When James Burne first met the late Sister Adrian Barrett 30 years ago, he offered his help to the woman who came to be known as “the Mother Teresa of Scranton.”
A couple of months later, the phone rang.
“Could you help me feed some families?” he recalled the nun asking. “(His wife, Mary Lou) said, ‘Sure, Sister. We’ll do whatever we can. How many families?’ And she said: ‘About 600.’”
The ensuing collaboration grew into the annual Family-to-Family initiative that last year distributed 3,000 Thanksgiving baskets to the needy, feeding an estimated 15,000 disadvantaged people.
The fundraising and volunteer recruitment effort for the Family-to-Family basket giveaway — scheduled for Wednesday, Nov. 25, this year — once again kicked off Friday as the Burne family, after 28 years running the event, passed the baton to longtime volunteers Linda Robeson and her 24-year-old son, Ryan.
Speaking to a group of volunteers and supporters at the Masonic Temple in Scranton, Mr. Robeson said by the time he was old enough to carry a turkey and a bag of groceries, his mom had him helping out.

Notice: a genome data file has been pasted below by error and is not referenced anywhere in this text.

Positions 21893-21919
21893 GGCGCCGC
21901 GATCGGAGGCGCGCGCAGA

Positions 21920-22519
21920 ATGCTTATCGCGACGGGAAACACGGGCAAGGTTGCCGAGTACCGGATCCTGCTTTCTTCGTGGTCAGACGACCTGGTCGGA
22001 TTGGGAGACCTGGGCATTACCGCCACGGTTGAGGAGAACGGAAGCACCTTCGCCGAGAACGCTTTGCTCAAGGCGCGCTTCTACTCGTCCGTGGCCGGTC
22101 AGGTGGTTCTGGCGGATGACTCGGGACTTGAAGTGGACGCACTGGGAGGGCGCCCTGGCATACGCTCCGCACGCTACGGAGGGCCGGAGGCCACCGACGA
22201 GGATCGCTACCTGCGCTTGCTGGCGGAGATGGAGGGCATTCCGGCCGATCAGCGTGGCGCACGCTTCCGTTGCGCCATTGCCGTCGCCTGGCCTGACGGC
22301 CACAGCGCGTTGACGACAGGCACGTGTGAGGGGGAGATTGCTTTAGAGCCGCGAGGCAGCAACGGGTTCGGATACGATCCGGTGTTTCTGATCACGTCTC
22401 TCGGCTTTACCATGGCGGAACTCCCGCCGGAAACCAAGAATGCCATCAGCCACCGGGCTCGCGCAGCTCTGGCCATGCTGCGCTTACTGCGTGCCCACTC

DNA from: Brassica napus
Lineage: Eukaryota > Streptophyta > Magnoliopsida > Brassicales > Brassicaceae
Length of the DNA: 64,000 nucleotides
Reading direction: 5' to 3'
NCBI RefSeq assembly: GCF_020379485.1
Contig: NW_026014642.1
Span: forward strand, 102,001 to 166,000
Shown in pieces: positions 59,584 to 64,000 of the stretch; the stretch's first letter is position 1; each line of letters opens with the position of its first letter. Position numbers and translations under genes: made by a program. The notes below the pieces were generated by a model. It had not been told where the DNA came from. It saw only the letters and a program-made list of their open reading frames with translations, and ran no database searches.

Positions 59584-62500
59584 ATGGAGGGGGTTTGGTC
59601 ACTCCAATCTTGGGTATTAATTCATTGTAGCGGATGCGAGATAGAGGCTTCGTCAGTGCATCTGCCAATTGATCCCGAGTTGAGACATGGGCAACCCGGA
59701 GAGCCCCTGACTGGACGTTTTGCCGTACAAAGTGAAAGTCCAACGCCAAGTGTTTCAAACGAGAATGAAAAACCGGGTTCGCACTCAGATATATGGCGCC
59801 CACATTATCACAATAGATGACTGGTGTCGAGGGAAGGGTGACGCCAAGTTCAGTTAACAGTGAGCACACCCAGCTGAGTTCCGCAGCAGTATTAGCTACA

Over the years he grew to understand the value of his family’s volunteerism.
“When you really think about the number of people who come to our program, it can be quite overwhelming,” he said. “What I found that gets lost in the large number is the individual. That’s 3,000 individual people with 3,000 individual stories of how and why they are here and how and why they need help. … There’s 3,000 people who can now give their family a happy Thanksgiving without worrying about how they can put food on the table.”
Sister Ann Walsh, executive director of Friends of the Poor, said the beneficiaries are people like the region’s working poor whose budgets are stretched thin, the elderly who can’t count on a Social Security cost of living adjustment this year and the swelling ranks of free and reduced-price school lunch recipients.
“Truly, they are our neighbors,” she said.
Despite the death of Sister Adrian last month and the leadership transition, Sister Walsh said organizers are committed to strengthening the Thanksgiving program.
“Although (Sister Adrian) is not physically present with us here today, we know that her spirit is palpable among us,” Sister Walsh said. “She will never leave us, and her legacy lives on forever.”